“That’s a rational response to this track record,” Kesselheim says. “On the other hand, it’s also not sufficient just to say that because something is funded by the drug company, I should immediately dismiss it.” Without industry-backed research on statins, for example, doctors might not have all the tools they now use to treat high cholesterol. Increasingly, according to Kesselheim, there’s simply no way for doctors to ignore drug-company-funded trials, because, for better or worse, Big Pharma is underwriting an ever greater percentage of clinical research.
So what can the drug companies do to begin rebuilding the trust of doctors? Kesselheim says a good start would be registering their study protocol with a national database, and releasing raw data.
It used to be that medical residents routinely worked 30-hour shifts and 100-hour weeks. A kind of boot-camp ethos prevailed: Only total immersion could produce doctors who were truly ready to serve on medicine’s front lines. But the hours took their toll: Residents made mistakes in care, crashed their cars on the way home, and snapped at patients in need of emotional support.
So in 2003, in response to mounting pressure from the Accreditation Council for Graduate Medical Education, hospital duty for residents was capped at 80 hours per week. And in 2011 the state followed the Institute of Medicine’s recommendation to restrict single workdays to no more than 16 hours (down from 24).
Some doctors and trainees think the pendulum has now swung too far, limiting what residents can learn.
“There was a period of exploitation,” says Ammar Sarwar, a radiology resident at Beth Israel Deaconess. He’s glad that’s over, but Sarwar also thinks medical education has been harmed.
With a 16-hour shift limit, three different residents might wind up in charge of a single patient’s care. That’s a problem, because it increases the chance that important information isn’t shared during patient handoff. It also limits the residents’ ability to connect with patients.
However, Russell Phillips, the director of the Center for Primary Care at Harvard Medical School, argues that the handoff is precisely what trainees need to learn. Medicine is moving toward a team-care model, he says, and doctors need to learn to do it better—even if, like their predecessors, they have to learn on the fly.
There was much ado earlier this year when Helen Carter, a primary-care physician in Worcester, announced she would no longer accept new patients who weighed more than 200 pounds. Carter said she wanted to treat only patients who were dedicated to their own health, and, somewhat bizarrely, also claimed she wanted to avoid injuries to her staff. A public backlash quickly followed.
Carter’s story underscores an important point: Doctors have always had the right to refuse new patients. And under the new healthcare law, they might start exercising it a great deal more.
One of the marquee components of the new law is a reimbursement method called global payments: Doctors receive a predetermined fee per patient that is based upon the severity of the patient’s illness.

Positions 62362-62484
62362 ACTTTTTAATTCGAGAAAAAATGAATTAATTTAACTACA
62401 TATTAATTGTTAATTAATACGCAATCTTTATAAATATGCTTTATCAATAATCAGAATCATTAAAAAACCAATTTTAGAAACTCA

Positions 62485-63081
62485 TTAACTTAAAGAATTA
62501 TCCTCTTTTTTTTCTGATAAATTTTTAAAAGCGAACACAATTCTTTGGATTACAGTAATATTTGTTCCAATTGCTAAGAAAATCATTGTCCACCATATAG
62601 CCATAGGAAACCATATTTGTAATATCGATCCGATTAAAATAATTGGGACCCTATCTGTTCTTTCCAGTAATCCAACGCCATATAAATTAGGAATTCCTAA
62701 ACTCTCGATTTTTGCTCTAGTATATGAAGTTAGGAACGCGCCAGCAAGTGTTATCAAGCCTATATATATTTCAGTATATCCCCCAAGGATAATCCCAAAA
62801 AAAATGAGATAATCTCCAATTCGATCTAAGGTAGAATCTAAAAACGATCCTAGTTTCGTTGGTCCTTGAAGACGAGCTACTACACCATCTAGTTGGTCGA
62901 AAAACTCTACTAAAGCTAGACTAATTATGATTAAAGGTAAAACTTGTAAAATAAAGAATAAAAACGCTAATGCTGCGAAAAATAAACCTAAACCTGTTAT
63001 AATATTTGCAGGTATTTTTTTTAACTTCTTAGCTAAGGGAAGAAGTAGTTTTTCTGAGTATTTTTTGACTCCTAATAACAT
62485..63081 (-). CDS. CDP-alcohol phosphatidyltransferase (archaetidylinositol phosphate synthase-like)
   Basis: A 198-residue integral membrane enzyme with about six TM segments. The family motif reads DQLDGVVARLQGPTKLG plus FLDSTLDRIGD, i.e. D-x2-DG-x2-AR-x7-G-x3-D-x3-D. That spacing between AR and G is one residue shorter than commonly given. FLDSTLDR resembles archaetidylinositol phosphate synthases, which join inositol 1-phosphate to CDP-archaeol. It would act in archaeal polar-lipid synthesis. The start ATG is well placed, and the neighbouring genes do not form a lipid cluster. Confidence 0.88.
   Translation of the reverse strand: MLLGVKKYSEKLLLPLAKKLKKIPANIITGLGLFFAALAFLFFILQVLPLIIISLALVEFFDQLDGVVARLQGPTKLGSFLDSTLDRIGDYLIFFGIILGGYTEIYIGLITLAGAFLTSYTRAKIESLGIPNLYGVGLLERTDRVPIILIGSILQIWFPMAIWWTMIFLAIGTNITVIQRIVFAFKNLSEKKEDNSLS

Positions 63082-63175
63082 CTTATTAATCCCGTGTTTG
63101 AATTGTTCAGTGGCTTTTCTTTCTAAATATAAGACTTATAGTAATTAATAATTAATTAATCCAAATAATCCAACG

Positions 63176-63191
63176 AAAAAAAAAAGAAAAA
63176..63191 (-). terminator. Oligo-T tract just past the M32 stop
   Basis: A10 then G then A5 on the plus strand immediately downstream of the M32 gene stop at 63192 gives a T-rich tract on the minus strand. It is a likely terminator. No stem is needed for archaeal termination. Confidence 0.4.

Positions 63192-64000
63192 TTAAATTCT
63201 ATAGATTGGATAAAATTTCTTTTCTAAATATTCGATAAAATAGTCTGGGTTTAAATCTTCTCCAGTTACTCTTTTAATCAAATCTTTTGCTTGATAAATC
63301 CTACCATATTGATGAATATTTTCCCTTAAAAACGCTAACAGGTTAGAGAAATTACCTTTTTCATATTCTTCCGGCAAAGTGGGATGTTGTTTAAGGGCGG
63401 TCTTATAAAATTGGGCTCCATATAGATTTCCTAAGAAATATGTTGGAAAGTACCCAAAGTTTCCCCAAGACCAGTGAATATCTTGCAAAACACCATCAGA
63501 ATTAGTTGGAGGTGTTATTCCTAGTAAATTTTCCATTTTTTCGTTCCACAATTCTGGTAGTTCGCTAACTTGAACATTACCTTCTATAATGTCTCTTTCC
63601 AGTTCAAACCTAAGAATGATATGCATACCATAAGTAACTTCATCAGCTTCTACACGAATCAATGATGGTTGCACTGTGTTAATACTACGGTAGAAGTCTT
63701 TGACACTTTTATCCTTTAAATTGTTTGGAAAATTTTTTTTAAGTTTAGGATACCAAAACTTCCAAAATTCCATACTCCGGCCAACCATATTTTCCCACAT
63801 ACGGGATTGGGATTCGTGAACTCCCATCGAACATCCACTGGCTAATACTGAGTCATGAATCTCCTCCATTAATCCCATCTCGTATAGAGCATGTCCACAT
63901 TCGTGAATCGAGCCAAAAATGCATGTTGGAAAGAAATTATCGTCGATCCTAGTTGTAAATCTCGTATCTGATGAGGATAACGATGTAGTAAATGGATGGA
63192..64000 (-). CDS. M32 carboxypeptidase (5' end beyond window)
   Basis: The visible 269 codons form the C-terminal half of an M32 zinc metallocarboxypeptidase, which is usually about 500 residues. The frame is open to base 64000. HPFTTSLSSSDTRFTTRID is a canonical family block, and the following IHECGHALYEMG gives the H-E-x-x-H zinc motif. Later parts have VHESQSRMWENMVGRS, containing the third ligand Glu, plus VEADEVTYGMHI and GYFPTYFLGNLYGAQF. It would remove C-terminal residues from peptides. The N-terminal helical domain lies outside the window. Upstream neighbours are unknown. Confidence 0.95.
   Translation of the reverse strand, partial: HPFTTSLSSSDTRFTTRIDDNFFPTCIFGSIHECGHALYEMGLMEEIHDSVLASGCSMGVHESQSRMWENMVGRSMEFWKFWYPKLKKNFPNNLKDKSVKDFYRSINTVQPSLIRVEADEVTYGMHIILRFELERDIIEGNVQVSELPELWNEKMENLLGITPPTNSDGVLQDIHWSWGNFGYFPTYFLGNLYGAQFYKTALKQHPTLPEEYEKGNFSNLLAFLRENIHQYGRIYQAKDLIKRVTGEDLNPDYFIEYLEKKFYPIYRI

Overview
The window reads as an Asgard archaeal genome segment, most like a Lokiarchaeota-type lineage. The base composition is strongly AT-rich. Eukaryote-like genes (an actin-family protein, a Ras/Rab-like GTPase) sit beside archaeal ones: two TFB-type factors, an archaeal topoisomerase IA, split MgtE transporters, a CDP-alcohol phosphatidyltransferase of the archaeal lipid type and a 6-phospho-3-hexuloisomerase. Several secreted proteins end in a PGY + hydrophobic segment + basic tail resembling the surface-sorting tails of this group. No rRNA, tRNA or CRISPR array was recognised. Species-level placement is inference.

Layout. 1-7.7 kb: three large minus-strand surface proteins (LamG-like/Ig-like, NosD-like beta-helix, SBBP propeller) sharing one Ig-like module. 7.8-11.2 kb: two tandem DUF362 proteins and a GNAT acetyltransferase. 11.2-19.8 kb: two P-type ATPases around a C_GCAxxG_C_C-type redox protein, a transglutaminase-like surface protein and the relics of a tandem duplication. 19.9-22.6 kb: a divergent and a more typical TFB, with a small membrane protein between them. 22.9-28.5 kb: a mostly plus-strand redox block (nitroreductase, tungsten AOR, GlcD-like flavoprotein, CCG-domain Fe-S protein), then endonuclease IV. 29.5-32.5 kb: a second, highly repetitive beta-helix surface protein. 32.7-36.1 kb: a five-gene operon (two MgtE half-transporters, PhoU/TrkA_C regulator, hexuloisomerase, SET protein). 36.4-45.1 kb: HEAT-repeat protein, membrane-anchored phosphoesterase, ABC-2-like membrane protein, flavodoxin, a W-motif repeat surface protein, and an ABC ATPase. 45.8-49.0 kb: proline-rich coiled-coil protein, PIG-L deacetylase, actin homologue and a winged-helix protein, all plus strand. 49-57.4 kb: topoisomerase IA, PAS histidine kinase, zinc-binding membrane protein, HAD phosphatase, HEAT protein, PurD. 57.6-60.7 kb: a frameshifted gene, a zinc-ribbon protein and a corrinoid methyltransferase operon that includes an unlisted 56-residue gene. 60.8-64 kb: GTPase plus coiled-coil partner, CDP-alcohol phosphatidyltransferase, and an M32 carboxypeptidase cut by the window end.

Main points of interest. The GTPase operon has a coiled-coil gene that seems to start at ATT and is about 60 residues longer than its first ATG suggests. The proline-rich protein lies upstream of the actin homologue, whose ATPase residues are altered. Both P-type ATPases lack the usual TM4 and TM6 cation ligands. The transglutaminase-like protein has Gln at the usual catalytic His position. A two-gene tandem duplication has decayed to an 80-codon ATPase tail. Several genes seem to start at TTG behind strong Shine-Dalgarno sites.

Until now, doctors have billed per service performed, which, some have argued, actually created a perverse incentive for them to conduct procedures and tests that weren’t medically necessary: The more they conducted, the more they earned.
The new law is designed to turn things around by creating a financial incentive for physicians to keep their patients well. If doctors don’t use up the money designated for a patient’s care, they get to keep it.
Not everybody likes this idea. Critics say that it can’t account for the complexity of some cases, especially when it comes to patients without support networks at home. Under the new system, according to Michael Grodin, a professor of health law, bioethics, and human rights at Boston University Medical School, doctors will be tempted to stack their rolls with healthy patients in order to maximize their pay-to-effort ratio.
In other words, healthcare decisions could increasingly become business decisions. And when that happens, Grodin says, “the sick and the poor always lose.”
Everybody’s had the experience, and it’s infuriating. You’ve got a simple question for your doctor, something she can answer in a one-line email after five seconds of thought. But that channel of communication is off-limits to you, so instead you have to call the main office, leave a message with the receptionist, and wait for a call back. Worse still, in some cases, you need to schedule an appointment, take time away from work, and go see your doctor in person.
To be fair, doctors need to preserve boundaries, and they have legitimate reasons to worry about being barraged with after-hours questions and demands. But George Abraham, an independent primary-care physician in Worcester, thinks it’s time for doctors to embrace electronic messaging as a tool for communicating with patients. His office uses an encrypted website where patients can log in and send secure messages. He likes the flexibility of being able to answer patients’ questions when it’s convenient for him, and his patients appreciate having direct access.
In Abraham’s experience, most people use electronic messaging judiciously. And if anyone writes more than a few sentences, he politely asks them to come in and see him.
Check out all of our Top Docs 2012 coverage, including a searchable database of 645 doctors in more than 50 specialties.
Correction, 12/10/2012, 8 p.m. : In the section “Should I worry about what it costs?” Neel Shah’s title has been revised. Shah is a resident at Brigham and Women’s, not an attending physician. We regret the error.